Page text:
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Bank of Canada official says NAFTA uncertainty keeps interest rates low


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Bank of Canada official says NAFTA uncertainty keeps interest rates low

The Bank of Canada has kept interest rates low partly because of the uncertainty around U.S. trade policy, Deputy Governor Lawrence Schembri said, suggesting that a resolution of negotiations over the North American Free Trade Agreement could open the way for higher rates.

Speaking at an event in Ontario, Schembri said the Canadian economy is running near its potential, but that concerns related to NAFTA are weighing on businesses' investment decisions as well as export growth.

"Many firms don't have the capacity to expand further without investment and [an] increase in exports. We're seeing this combination of limited capacity and limited export growth, and the capacity is being hindered by firms being reluctant to take on investment in an uncertain environment," Schembri said in response to a question at the event hosted by the CFA Society Ottawa and the Ottawa Economics Association.

"That's part of the reason why we believe that the economy is operating close to potential: Inflation is less than, is close to, our target of 2%, yet monetary policy is below the neutral rate, in part because we have to lean against the drag coming from the uncertainty created by NAFTA," he said.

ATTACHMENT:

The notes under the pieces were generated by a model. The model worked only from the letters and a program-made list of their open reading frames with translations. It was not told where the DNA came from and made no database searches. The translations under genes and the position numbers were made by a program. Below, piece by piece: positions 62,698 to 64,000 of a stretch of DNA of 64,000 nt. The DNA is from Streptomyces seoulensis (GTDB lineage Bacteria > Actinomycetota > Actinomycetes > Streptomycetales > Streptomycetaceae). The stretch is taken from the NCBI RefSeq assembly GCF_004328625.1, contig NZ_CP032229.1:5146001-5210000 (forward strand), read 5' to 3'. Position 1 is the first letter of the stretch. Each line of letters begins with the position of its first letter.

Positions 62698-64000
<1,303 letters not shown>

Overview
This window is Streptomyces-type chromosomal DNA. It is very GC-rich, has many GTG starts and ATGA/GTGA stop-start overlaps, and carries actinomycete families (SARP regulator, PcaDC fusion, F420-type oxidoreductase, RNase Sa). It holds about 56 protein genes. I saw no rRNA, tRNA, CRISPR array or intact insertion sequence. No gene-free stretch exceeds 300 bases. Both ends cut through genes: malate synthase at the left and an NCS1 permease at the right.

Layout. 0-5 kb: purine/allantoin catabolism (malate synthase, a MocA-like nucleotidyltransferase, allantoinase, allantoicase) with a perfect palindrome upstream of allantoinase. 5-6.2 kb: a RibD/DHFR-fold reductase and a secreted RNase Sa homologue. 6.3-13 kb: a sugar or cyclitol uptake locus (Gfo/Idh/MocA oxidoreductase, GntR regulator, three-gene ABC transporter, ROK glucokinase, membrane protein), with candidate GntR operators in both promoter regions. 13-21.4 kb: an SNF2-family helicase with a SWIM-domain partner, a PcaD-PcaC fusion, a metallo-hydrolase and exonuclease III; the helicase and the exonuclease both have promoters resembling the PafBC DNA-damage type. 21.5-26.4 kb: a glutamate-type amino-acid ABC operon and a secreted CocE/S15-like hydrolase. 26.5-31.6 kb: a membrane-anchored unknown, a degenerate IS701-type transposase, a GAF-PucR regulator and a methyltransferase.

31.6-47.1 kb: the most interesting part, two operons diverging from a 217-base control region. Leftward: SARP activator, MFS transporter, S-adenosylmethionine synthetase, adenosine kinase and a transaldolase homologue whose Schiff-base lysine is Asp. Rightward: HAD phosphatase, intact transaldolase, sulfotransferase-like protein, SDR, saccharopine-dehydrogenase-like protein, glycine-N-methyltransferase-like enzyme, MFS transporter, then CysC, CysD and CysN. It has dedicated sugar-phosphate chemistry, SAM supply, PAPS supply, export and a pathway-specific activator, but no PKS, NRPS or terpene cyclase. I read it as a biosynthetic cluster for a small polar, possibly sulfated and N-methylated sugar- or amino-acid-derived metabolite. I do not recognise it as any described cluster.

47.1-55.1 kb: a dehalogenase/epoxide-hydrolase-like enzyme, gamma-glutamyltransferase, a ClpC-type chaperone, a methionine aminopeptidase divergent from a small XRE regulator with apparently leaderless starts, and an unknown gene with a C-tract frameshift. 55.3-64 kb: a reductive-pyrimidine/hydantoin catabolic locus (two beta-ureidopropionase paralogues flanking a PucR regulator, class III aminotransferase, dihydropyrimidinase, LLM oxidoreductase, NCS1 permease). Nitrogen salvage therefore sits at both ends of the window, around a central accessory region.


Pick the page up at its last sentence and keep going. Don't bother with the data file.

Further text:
The bank kept its rates unchanged in April. Rates have been raised three times since July 2017, including a quarter-point increase in January.

Schembri said in his speech that trade liberalization is the "most helpful" remedy for lifting Canada's economic potential, citing the country's trade agreements with the EU and Pacific nations that "are helping reduce barriers and create opportunities for Canadian companies."

"Our history tells us that our firm commitment to trade liberalization will remain important for supporting solid potential growth in the future," the central bank official said.

Schembri also said that the bank's upward revision to its potential output growth rate forecast in April gives policymakers "a bit more room" than previously thought to support demand without sparking undue inflationary pressures.

"The higher the projected growth rate of potential output, the faster the economy can grow without inflation rising persistently above our target," Schembri said.